In sharing experiences, InnoHub, a participating hub, introduced participants to the Attractiveness Map which they used to guide their SMEs in moving from potential solutions to an ultimate solution during the session on Problem Solution Fit. Mapping Potential Returns and Level of Effort Required (as shown above), Nelson Amo from InnoHub introduced the concepts of MOONSHOT and GOLDMINE. Ideas that require less effort but yield more returns were classed as GOLDMINES. Other ideas that require more effort and generate more returns as MOON SHOTS, should be considered later when the enterprise generates enough revenues and wields more power. The Map provided a systematic methodology for participants in helping SMEs narrow in on what eco-inclusive solutions to focus on in the early and later stages of their business.

“As a trainer, I have come across some of the information in the toolkit, but the way SEED structures it, makes it very easy to follow”

- Participant, Kumasi ToT

Besides stimulating the hubs to participate and promising to integrate eco-inclusive tools in their approaches, others wanted to stop suggesting solutions and begin asking questions to the enterprises they coach and support. Gamification was suggested as a method to discuss complicated topics.

“I’ll stop suggesting solutions to an enterprise and instead have a discussion to push them to come up with solutions themselves.”

- Participant, Kumasi ToT

Building Sustainable and Climate Resilient Local Economies

The workshops sparked some interesting conversationsions particularly on the trend of some eco-inclusive enterprise founders increasingly positioning their businesses as “donor darlings”: selling sensational stories and narratives to multiple donors for grants; rather than improving their business models, streamlining their operations and attracting investments. From the workshop interactions a few concrete ideas came forward as to solutions to this trend and in building a thriving green and eco-inclusive ecosystem that assist SMEs to deliver more value than narratives:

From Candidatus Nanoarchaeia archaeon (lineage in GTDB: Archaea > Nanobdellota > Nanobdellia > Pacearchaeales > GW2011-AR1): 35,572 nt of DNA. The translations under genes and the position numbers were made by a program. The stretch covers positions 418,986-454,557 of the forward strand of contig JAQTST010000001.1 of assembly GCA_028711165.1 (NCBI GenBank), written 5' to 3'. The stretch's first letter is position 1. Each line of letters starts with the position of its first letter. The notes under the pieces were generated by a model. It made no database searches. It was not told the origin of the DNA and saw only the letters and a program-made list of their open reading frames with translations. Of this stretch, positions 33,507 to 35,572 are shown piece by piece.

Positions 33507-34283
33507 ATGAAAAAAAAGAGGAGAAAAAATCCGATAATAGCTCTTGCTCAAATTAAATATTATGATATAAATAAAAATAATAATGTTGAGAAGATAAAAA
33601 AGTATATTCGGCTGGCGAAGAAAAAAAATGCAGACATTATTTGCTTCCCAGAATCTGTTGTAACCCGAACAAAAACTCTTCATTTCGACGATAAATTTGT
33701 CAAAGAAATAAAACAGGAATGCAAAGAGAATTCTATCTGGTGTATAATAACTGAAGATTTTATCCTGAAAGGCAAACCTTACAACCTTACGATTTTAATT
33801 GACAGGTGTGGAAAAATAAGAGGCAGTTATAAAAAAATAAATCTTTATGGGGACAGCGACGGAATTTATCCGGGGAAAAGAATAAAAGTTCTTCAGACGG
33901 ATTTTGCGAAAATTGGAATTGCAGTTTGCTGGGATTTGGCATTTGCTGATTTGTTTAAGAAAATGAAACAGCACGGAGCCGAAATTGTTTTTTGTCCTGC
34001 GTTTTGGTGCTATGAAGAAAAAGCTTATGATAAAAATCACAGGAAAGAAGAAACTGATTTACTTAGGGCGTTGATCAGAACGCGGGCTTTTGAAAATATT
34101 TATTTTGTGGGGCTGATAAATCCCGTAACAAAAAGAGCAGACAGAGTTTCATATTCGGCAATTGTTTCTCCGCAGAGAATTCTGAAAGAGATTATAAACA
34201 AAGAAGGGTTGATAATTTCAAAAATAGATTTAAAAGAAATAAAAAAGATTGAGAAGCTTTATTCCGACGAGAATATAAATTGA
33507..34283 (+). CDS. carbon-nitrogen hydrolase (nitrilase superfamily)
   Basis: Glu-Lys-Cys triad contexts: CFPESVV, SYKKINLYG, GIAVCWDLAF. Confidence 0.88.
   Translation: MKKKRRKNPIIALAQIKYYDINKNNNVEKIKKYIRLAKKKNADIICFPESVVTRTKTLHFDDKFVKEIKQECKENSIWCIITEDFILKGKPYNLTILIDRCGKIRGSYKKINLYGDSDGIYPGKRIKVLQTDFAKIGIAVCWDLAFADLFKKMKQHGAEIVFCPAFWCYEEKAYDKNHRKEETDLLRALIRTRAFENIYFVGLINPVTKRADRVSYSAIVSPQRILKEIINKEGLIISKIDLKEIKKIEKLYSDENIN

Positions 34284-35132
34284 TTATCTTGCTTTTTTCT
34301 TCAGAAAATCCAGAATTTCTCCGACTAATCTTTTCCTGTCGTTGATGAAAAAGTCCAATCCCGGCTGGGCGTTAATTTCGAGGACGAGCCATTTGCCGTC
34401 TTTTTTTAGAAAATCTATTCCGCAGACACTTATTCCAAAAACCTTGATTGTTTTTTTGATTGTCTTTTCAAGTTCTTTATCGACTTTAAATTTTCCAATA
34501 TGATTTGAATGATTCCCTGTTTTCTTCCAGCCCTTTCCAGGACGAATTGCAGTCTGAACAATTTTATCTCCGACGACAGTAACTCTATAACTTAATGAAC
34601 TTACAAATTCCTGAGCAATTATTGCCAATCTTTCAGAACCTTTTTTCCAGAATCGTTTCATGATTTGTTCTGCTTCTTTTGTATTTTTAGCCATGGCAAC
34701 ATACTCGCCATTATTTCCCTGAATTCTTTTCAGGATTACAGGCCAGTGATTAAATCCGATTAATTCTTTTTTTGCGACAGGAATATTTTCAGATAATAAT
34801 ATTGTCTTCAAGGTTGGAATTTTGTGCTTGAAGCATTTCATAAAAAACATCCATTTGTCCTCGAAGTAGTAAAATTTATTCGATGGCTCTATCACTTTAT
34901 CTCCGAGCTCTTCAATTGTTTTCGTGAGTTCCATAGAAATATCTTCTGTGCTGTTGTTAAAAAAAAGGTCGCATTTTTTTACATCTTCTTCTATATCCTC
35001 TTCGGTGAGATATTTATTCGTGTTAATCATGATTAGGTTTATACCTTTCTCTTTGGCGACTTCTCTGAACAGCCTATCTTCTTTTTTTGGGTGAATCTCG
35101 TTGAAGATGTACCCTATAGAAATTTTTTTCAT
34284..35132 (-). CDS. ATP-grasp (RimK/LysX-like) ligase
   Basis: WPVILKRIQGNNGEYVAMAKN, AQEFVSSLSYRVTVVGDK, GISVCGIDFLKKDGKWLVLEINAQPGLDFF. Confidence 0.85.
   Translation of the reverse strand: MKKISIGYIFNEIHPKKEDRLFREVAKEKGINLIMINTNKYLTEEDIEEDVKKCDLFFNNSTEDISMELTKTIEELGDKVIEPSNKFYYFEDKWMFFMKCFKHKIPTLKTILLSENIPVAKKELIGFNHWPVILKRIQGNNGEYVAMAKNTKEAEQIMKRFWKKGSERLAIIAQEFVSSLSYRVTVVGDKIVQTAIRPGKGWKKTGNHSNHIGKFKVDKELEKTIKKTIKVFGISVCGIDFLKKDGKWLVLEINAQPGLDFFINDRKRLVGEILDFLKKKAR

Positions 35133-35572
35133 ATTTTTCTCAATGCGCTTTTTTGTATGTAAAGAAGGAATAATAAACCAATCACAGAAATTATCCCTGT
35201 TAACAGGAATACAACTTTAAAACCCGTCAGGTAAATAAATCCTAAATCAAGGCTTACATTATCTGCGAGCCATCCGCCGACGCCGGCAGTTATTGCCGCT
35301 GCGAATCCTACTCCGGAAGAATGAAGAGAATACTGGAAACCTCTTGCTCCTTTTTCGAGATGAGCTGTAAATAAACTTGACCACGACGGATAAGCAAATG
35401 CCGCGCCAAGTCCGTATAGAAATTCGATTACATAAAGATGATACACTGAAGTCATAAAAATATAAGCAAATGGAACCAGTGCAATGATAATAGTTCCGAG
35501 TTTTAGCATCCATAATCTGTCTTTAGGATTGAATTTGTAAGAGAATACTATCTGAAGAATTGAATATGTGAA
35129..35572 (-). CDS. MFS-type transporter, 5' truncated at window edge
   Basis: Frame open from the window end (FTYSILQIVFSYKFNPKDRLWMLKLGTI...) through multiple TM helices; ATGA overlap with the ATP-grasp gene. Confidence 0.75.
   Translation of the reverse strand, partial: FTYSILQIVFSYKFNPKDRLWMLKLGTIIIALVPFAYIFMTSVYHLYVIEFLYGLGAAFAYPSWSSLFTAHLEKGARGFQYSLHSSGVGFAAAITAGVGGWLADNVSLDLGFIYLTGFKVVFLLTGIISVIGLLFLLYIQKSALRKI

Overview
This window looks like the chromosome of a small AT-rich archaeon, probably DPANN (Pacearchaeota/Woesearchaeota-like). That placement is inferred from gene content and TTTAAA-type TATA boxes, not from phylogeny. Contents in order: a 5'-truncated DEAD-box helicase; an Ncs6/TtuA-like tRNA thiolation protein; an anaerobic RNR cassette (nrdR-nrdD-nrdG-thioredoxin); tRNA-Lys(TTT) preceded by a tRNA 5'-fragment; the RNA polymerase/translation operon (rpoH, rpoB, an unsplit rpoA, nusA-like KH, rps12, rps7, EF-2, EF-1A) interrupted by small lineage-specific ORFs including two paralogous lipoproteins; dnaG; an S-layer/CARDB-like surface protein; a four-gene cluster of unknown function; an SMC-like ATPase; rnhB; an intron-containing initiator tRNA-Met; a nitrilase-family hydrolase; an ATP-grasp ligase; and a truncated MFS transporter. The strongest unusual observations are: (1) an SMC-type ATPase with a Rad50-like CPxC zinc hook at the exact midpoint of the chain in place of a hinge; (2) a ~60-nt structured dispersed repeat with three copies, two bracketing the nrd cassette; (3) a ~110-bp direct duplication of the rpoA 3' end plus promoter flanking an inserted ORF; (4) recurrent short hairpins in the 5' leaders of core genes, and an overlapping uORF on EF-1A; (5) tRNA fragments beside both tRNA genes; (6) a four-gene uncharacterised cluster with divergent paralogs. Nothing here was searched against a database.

Support to identify, quantify and communicate the social and environmental impacts of the green SMEs. A methodology or tool on triple bottom line impact measurement and Environmental, Social and Governance (ESG) accounting would offer trainers a concrete and robust approach in supporting green SMEs to quantify their actual social and environmental value created for various stakeholders. This is particularly relevant in the context of “donor darlings” mentioned above. Concrete tools for measuring the impact of SMEs would be critical in equipping SMEs with facts and figures instead of relying on tenuous narratives. Moreover, such concrete figures would help improve the official valuation of green SMEs which could be instrumental in attracting impact investment.

“A challenge I see in the ecosystem is supporting enterprises to create value addition.”

- Participant, Kumasi ToT

Digital marketing and target market: During the workshop, digital marketing was an important topic (e.g., how social media can be used, how that changes the servable market). Further training would be key here to dig deeper into how social media and digital channels can be used to reach target markets particularly for environmentally conscious consumers—many of whom are usually online.